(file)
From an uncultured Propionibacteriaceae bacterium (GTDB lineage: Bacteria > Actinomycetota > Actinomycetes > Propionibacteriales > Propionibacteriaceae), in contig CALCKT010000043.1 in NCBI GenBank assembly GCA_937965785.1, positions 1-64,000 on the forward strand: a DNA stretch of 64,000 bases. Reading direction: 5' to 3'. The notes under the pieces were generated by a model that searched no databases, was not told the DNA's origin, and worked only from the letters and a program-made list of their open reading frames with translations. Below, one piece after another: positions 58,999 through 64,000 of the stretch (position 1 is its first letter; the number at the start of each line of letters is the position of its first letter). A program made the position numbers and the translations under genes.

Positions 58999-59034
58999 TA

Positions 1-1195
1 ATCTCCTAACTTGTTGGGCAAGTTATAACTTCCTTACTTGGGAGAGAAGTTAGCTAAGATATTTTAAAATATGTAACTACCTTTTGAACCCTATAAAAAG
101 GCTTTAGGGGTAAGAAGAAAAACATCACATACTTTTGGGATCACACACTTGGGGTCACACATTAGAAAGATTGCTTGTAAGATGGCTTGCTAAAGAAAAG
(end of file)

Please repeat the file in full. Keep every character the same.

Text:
From an uncultured Propionibacteriaceae bacterium (GTDB lineage: Bacteria > Actinomycetota > Actinomycetes > Propionibacteriales > Propionibacteriaceae), in contig CALCKT010000043.1 in NCBI GenBank assembly GCA_937965785.1, positions 1-64,000 on the forward strand: a DNA stretch of 64,000 bases. Reading direction: 5' to 3'. The notes under the pieces were generated by a model that searched no databases, was not told the DNA's origin, and worked only from the letters and a program-made list of their open reading frames with translations. Below, one piece after another: positions 58,999 through 64,000 of the stretch (position 1 is its first letter; the number at the start of each line of letters is the position of its first letter). A program made the position numbers and the translations under genes.

Positions 58999-59034
58999 TA

Positions 1-1195
1 ATCTCCTAACTTGTTGGGCAAGTTATAACTTCCTTACTTGGGAGAGAAGTTAGCTAAGATATTTTAAAATATGTAACTACCTTTTGAACCCTATAAAAAG
101 GCTTTAGGGGTAAGAAGAAAAACATCACATACTTTTGGGATCACACACTTGGGGTCACACATTAGAAAGATTGCTTGTAAGATGGCTTGCTAAAGAAAAG